Feelings of nervousness, apprehension, or worry are not only normal but useful in guiding behavior. Mild anxiety is what drives us to look both ways before crossing a busy street. Anxiety helps push us to study a little harder for an upcoming test or not to take lightly big decisions that impact our lives.
A little bit of anxiety is a good thing. Without it, we'd be prone to risky behaviors and more vulnerable to dangerous situations. Sometimes, though, anxiety ramps up to the point where it is no longer useful or helpful.
When Is Anxiety a Problem?
It's not always easy to tell when anxiety increases to the point of being detrimental. So, it's important to know the signs.
Anxiety may be a problem if:
- It interferes with your life. You feel so anxious that you're unable to complete daily tasks.
- You struggle to find calm and peace from day-to-day. You may feel in a constant state of worry or panic.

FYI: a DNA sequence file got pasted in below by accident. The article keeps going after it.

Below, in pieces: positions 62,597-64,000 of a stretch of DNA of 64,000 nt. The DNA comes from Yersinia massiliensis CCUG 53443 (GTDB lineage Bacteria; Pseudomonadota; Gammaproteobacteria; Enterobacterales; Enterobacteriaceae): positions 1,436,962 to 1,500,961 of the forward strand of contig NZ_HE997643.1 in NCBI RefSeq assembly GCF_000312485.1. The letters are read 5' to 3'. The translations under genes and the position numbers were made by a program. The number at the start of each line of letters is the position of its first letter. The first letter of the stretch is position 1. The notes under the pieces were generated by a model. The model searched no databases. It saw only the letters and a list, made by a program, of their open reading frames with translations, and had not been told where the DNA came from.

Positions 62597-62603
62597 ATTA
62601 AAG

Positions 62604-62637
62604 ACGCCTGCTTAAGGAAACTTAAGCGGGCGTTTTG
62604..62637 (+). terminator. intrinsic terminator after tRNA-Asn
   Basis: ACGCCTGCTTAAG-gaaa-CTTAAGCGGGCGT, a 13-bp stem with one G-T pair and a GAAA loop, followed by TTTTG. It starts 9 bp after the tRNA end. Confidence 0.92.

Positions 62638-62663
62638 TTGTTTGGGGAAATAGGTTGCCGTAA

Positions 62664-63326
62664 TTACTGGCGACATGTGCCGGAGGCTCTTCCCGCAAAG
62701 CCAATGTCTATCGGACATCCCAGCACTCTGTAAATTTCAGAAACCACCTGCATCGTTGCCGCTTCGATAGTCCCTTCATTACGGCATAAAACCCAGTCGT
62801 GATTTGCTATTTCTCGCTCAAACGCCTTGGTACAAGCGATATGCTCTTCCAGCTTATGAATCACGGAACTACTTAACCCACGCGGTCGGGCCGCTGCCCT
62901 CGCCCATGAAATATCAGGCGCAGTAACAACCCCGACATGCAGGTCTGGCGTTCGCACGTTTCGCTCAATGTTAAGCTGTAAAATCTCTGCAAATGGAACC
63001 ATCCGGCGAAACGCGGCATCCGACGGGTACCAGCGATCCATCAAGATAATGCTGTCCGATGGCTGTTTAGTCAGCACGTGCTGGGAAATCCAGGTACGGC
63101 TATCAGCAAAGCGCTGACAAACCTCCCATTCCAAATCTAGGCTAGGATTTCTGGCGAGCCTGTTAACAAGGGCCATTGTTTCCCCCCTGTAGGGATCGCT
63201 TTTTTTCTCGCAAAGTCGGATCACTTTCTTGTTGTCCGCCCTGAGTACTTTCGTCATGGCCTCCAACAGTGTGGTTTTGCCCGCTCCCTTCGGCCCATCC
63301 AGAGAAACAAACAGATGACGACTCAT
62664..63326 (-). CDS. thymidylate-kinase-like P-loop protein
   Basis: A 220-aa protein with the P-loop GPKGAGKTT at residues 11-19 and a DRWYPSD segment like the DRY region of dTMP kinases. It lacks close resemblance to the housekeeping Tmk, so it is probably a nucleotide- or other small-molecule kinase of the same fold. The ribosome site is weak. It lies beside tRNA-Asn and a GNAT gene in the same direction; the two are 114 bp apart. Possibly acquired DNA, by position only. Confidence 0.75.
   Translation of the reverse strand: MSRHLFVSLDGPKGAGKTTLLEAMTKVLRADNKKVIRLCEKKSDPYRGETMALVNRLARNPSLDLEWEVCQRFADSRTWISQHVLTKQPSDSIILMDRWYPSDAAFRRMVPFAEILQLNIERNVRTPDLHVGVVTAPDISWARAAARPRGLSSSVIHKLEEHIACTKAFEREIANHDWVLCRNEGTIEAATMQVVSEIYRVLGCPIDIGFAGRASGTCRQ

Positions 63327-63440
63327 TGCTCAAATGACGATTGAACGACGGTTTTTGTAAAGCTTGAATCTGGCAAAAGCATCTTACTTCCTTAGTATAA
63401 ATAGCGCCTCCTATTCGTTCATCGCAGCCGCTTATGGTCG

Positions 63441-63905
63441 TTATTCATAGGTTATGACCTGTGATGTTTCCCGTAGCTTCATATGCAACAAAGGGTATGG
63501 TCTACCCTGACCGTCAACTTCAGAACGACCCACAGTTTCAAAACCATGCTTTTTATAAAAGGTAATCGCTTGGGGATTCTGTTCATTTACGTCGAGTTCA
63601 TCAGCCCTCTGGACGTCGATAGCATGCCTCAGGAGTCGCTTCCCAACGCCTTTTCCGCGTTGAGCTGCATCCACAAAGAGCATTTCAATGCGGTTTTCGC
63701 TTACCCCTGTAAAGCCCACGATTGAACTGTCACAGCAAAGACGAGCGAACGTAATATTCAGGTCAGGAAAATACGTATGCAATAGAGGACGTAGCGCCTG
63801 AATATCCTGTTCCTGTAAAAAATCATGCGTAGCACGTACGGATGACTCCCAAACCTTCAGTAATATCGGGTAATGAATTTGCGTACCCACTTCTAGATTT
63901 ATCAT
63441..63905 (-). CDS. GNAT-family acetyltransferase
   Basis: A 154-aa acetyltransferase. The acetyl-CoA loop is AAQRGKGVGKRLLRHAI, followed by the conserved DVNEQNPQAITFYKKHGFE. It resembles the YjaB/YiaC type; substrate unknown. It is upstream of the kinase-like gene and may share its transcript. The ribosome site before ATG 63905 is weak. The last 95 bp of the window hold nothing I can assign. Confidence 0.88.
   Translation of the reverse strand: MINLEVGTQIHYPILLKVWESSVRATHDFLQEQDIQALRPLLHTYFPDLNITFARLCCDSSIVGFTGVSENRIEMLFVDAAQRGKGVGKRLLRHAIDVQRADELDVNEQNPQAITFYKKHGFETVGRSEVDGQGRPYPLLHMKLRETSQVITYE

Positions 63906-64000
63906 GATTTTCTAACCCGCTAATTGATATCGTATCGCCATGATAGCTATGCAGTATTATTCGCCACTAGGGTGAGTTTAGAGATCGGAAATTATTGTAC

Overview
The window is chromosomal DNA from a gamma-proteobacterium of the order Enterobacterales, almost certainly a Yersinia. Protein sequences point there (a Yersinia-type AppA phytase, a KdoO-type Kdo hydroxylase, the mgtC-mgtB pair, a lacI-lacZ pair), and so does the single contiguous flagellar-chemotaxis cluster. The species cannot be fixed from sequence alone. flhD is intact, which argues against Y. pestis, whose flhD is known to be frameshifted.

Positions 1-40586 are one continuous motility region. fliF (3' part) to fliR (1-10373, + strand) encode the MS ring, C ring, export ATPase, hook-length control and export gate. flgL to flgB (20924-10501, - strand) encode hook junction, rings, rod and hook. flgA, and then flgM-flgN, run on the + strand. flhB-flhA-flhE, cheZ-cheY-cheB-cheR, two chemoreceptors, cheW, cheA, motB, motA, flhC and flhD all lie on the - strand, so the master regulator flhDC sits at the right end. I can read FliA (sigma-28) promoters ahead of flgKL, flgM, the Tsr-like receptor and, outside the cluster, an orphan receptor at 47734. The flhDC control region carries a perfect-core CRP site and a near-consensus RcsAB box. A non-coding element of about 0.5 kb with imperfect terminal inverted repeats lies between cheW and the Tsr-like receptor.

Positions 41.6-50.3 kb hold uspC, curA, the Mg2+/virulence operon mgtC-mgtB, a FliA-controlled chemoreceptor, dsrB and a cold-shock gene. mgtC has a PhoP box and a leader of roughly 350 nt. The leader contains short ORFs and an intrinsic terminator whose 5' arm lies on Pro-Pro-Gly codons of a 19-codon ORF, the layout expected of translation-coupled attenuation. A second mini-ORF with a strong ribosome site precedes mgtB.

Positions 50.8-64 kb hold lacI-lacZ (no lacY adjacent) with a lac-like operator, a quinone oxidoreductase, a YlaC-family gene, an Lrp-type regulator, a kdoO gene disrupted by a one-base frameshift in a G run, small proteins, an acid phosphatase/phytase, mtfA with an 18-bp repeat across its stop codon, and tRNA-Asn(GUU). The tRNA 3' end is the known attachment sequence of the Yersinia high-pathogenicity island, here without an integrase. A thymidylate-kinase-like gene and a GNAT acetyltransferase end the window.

- Your brain can't tell the difference between a fearful situation that's real or one that's imagined. Your mind may make up dangerous scenarios that don't require a fearful response.
Therapists or healthcare professionals undergo training in the treatment of anxiety to evaluate whether it has spiraled out of control. That can be especially important for those who have experienced past trauma and may be more vulnerable.
Anxiety and Trauma
Anxiety is a natural response to a traumatic event. When we experience physical or emotional trauma, it triggers an anxiety response in our brains. That protects you during times of danger.
Sometimes, however, the anxiety response hangs on for too long. Feelings of fear or panic persist even though the situation that triggered them has long subsided. In such cases, the brain is continuing to respond in the same way to protect you.